It is fair to say self titled albums aren’t uncommon. Self titled songs, on the other hand, are more of a rarity. It is definitely an interesting way to open a record, and it’s what London four-piece Anteros have opted for on their new EP, Breakfast. Following a succession of singles, Breakfast is their five-track debut release and is an exciting first look at a band that currently sit on the peripheries of people’s awareness.
Seemingly having taken their name from the Greek god of unrequited love, the group’s material does have a similar theme: a sense of being more invested without (and necessarily caring about) reaping equal measure of any reward. Opener Anteros comes across as a nonchalant nod to the little irks and niggles that can negate one person’s patience in a relationship, while Fade To Grey deals with that most unpredictable of shifts in feeling – disaffection.
September has been a bit of a landmark period for the quartet, by the looks of things: the EP was released on the 19th and they had their own headline show at London’s Waiting Room venue on the 26th. Their live schedule sees them make a couple of festival appearances – Manchester’s Neighbourhood and Paris’ Pitchfork – before things wind down. A quick scan through their photo-blog suggests that 2016 has indeed been a year of graft for them, with a decent list of live performances having filled their time.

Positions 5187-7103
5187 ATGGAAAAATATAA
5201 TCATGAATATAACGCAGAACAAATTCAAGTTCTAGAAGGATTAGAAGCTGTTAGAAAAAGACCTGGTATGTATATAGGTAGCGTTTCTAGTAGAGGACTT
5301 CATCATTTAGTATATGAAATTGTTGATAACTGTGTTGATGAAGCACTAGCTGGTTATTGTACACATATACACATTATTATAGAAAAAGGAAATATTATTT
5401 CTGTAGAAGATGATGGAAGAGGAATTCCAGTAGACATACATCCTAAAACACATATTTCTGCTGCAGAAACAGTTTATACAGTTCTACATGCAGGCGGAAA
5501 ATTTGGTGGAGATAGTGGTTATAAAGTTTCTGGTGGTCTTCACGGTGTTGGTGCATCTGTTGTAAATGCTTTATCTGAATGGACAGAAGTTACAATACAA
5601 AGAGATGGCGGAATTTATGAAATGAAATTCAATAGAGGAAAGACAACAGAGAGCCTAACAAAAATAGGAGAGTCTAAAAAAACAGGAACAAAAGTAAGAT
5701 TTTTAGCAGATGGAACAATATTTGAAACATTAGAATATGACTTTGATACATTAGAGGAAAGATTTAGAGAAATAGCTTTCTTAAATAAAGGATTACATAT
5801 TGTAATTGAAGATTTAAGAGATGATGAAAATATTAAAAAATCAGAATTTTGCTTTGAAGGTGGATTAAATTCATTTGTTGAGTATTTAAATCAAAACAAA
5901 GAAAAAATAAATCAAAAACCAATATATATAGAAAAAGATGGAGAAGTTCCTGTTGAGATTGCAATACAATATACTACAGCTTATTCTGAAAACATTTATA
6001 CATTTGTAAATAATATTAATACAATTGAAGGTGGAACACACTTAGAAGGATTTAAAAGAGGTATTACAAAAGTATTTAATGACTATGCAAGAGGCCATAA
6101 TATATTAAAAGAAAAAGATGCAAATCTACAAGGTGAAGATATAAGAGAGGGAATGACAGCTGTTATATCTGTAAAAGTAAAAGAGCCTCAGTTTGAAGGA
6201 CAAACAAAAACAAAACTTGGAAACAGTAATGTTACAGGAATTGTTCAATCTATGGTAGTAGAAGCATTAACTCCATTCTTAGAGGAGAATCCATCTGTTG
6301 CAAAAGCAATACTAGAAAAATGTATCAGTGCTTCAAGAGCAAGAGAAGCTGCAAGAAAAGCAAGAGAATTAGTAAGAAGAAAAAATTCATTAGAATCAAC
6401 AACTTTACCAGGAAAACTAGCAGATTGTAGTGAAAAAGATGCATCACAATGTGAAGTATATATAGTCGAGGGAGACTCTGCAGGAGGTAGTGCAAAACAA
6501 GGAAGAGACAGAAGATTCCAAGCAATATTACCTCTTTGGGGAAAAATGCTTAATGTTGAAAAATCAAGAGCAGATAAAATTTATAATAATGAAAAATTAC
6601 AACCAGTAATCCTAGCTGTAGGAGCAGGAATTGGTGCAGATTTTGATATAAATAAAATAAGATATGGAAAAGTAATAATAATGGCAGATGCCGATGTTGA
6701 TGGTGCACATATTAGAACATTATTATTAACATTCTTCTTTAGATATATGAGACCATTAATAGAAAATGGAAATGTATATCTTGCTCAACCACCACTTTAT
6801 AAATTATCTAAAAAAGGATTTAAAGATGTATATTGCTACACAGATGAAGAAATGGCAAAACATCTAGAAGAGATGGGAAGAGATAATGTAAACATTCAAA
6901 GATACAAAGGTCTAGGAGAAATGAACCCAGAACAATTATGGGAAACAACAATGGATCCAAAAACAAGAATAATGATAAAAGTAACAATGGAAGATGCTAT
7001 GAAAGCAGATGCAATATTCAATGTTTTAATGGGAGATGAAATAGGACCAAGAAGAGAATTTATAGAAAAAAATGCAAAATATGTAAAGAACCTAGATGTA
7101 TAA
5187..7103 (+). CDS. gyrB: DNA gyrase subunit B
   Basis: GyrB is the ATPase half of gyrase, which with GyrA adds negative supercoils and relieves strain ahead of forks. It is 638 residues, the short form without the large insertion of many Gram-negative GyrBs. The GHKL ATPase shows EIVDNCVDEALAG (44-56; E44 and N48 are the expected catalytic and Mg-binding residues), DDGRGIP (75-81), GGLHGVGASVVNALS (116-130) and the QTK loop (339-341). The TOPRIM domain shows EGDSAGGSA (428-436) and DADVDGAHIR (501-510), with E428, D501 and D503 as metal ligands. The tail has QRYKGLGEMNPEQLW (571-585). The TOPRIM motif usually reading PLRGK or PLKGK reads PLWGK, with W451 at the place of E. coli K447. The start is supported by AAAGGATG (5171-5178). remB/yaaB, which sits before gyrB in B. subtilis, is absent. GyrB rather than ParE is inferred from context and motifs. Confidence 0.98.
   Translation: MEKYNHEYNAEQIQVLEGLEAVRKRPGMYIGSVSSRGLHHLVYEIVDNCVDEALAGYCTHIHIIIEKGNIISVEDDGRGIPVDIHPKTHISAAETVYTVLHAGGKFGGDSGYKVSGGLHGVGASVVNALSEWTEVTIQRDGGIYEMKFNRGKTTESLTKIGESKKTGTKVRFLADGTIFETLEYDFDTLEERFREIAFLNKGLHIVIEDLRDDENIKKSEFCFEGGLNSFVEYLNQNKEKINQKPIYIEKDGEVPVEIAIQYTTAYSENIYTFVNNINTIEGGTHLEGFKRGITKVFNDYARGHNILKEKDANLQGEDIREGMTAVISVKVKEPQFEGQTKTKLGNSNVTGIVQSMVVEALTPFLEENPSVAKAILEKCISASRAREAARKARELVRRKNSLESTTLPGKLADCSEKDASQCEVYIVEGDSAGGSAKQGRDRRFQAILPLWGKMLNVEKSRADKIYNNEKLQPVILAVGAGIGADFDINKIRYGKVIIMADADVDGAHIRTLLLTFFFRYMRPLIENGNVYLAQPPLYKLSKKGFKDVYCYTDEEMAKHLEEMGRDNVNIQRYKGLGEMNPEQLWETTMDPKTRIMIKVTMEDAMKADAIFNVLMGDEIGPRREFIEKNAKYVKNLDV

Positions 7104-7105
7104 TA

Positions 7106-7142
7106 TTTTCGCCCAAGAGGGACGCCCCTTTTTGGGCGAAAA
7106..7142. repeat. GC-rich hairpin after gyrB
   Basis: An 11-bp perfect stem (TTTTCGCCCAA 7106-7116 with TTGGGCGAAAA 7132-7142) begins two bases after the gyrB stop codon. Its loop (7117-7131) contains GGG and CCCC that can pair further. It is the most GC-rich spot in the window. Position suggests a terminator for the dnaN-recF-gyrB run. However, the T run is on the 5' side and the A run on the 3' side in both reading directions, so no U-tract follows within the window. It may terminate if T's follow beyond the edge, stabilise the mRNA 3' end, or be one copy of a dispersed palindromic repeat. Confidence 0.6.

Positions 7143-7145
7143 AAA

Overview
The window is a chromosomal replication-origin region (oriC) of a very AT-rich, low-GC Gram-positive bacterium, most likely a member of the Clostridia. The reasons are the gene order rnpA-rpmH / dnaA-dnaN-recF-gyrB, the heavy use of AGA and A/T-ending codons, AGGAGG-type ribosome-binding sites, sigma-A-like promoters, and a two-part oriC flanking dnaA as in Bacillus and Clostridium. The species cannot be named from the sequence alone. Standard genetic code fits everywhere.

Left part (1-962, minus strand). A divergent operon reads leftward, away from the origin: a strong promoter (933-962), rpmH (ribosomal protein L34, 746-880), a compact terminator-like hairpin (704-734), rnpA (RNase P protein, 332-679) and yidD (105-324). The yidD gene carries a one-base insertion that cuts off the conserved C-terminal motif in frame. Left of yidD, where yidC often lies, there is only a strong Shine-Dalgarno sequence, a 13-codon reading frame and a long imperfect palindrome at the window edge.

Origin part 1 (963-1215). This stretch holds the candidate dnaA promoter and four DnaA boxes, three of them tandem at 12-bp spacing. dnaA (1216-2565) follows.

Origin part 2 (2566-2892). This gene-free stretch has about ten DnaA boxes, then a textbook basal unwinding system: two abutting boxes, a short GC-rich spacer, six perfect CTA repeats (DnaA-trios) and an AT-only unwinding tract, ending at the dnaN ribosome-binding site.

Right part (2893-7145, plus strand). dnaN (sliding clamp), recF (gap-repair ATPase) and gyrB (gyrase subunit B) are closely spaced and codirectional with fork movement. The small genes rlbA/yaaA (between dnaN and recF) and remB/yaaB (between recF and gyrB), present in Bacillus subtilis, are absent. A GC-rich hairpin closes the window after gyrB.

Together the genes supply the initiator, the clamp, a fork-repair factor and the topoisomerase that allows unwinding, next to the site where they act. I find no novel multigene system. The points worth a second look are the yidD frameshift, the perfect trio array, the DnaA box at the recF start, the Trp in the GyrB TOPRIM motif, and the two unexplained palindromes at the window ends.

Highlight of the EP is probably the title track. It is an infectious three minute surge that you could easily imagine making waves on mainstream radio shows. Easier yet when you consider that Anteros were named as one of Annie Mac’s New Names for this year – a nomination that is all the more impressive when you consider the relative scarcity of their work at this early part of their existence.
The fourth offering on Breakfast is the latest single to have been released, a song called The Beat, a pop-rocky number that offers defiance in the face of indifference. Borne out of a break-up text lead singer Laura Hayden received on her way to the studio, it is perhaps a better reflection to her own acceptance of a brief – and distant – ending to a relationship.
As debut releases go, this is a solid first effort and it is one that will entertain those who come across or buy it. It is not the most exciting record ever laid down, but it doesn’t need to be; it is a positive introduction to a new group that will no doubt crop up further down the road, and it will be worth keeping an eye on how Anteros develop their sound.
Words by Sion Ford